Suzanne Mozes
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Dante's New Life, Forthcoming from W.W. Norton, 2015
Published October 2013

The artist, Dante Gabriel Rossetti, was 42 when he finally completed this masterpiece, Beata Beatrix. At the height of his creative powers, as both a painter and a poet, he would eventually earn a place as one of the most admired and influential artists of the 19th century. At the moment, though, he was half-blind, penniless, depressed, and all but forgotten by the public. For years he attempted to paint a portrait of his first wife--dead for eight years from a massive self-inflicted laudanum overdose--that would do justice to her otherworldly beauty and revitalize his career.

Its rawness continues to enthrall and confuse audiences ever since it was first unveiled more than a century ago. Something about its arresting colors, redolent of woodsy air and fresh blood and flowing water, rouse us to stop and twist our focus. The image of the woman's parted lips--her last breath caught somewhere between orgasm and spiritual revelation and a heavy opiate high--marries together the divine and the sexual on a single blasphemous canvas. It is one of the most transcendent, erotically charged paintings the 19th  century had ever seen.

Today Beata Beatrix belongs to the Tate Britain's collection. As a dissident of all-things-Establishment, Rossetti had never exhibited Beata Beatrix--or almost any of his 300 paintings--during his lifetime. Today his work hangs in the collections of every major museum in the world. And yet the painting of his dead wife was an improbable success in the Victorian era--and the culmination of an outlandish, oversized life.

When Rossetti finally finished his painting, after an extra three years of fussing over the canvas's details, collectors clamored for replicas (a not uncommon practice in the 19th  century). Rossetti reluctantly completed at least another six versions of Beata Beatrix over the next decade, each slightly less inspired than the last. Contemporary art critics, who had long written off Rossetti's work as a painter, didn't see Beata Beatrix exhibited until the retrospective a year after Rossetti died. Then the critics changed their tune. The posthumous critical acclaim led John Ruskin, by then the pre-emminent literary heavyweight of Victorian London, to insist that Rossetti's "name should be placed first on the list of men who have raised and changed the spirit of Art." Through the frame of Beata Beatrix, Rossetti's complicated place in cultural history divulges itself: he is both a canonical painter and a canonical poet.  As a human being, he is renowned as a rebel, lover, sexual deviant, self-taught prodigy, and liar. Hundreds of myths enveloped his legend by the time he dropped dead at age 53, after years of his daily regimen of alcohol, chloral, and all around bad behavior.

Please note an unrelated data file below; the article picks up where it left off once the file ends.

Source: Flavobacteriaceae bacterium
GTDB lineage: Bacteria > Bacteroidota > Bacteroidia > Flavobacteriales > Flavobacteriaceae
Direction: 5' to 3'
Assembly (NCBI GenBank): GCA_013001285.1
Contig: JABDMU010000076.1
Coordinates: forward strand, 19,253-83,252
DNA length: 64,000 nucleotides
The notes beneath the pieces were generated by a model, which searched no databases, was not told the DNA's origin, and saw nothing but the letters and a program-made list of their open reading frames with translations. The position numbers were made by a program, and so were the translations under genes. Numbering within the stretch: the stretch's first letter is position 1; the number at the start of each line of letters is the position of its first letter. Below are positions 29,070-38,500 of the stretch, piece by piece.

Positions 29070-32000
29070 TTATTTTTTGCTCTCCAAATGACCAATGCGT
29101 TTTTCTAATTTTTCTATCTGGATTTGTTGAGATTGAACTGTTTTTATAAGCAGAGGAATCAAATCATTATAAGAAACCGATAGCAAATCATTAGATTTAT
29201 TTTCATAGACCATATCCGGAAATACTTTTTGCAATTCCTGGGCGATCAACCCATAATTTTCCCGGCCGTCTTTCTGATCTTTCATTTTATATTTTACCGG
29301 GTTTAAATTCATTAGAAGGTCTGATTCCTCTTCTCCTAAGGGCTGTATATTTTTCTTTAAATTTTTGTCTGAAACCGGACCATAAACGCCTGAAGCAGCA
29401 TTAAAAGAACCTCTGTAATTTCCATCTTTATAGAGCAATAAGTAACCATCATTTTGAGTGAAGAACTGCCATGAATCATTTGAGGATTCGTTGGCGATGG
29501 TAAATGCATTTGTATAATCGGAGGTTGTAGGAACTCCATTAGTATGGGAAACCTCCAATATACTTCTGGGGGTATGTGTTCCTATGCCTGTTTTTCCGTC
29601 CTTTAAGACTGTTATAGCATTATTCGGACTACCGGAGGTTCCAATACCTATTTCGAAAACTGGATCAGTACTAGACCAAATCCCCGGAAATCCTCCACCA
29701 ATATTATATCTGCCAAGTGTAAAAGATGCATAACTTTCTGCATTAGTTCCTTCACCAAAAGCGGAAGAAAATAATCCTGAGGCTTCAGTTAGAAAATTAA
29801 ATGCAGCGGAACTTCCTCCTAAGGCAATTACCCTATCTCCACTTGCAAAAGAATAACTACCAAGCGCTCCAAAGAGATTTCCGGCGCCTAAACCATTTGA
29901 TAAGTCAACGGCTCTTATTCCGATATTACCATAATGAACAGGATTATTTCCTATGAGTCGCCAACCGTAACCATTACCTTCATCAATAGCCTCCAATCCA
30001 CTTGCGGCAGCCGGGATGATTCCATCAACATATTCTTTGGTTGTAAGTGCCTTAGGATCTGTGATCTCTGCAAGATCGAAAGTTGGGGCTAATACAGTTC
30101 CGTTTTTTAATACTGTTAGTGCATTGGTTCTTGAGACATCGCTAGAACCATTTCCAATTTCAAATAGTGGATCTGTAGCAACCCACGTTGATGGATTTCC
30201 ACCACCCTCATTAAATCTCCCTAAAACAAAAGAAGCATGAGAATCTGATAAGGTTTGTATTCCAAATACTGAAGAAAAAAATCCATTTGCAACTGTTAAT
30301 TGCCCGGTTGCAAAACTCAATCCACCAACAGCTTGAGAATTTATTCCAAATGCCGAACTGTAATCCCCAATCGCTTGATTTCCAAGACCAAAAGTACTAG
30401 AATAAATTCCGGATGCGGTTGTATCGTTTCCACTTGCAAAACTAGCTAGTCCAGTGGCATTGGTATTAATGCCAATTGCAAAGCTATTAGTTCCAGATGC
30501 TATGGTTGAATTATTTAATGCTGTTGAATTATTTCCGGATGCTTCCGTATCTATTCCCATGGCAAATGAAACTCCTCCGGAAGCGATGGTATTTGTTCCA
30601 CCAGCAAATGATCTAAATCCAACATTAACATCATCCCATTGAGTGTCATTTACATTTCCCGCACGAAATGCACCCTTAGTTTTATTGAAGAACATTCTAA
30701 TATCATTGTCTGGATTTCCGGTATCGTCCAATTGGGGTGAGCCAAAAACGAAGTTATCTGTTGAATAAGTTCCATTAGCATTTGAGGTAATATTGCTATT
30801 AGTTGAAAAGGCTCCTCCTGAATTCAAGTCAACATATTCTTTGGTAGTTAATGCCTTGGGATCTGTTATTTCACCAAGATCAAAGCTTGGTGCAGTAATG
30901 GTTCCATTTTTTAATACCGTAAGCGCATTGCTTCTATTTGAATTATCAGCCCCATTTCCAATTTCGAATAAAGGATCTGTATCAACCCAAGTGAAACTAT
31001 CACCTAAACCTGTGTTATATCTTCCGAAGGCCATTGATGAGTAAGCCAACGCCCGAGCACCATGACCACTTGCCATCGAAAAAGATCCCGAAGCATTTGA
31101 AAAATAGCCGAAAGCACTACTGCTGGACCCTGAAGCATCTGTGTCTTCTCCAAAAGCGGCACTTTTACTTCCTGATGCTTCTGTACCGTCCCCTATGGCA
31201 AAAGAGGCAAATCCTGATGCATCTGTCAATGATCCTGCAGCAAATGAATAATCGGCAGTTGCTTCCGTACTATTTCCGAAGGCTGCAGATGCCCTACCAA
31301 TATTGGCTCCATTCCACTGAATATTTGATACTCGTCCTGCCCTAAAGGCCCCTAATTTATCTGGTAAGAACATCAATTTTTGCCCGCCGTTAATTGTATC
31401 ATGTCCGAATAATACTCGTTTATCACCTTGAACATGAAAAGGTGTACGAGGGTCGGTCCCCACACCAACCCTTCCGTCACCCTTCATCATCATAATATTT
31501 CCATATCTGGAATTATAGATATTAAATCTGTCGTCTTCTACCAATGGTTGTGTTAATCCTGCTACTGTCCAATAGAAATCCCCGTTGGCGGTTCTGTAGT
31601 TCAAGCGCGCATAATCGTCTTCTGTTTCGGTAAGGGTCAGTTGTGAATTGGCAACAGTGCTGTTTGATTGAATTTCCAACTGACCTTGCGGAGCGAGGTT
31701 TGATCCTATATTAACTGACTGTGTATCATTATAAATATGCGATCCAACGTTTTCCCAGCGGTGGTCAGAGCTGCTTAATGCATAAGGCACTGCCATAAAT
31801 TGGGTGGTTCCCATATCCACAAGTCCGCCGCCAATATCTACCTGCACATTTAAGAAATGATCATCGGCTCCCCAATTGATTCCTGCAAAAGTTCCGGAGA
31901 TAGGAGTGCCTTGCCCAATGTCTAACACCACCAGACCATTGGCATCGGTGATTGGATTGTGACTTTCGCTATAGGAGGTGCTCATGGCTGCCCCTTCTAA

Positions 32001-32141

Dante Gabriel Rossetti's reputation--as a poet, a painter, and all around bon vivant--has soared and plummeted throughout the last century. Depending on the decade, Rossetti has been: the father of artistic movements who should have abandoned poetry for his real talent as a painter; a literary genius who should have folded up his easel and spent more time writing verse; the lowliest moral character London had ever seen; a talentless agoraphobe; a poser; and so on. He was accused, during his lifetime and thereafter, of squandering his range of artistic talents on screwing, swilling, and swindling. As with so many assessments of Rossetti, that is approximately half-right; the horror stories are largely true, but his artistic legacy is unimpeachable. Dante Gabriel Rossetti led a perverse, reckless, and deliberate lifeone of the great literary and artistic lives of the 19th  century. Rossetti may have died a poet, but he has been resurrected as a painter, and lives on as a godfather of iconoclasm.


 
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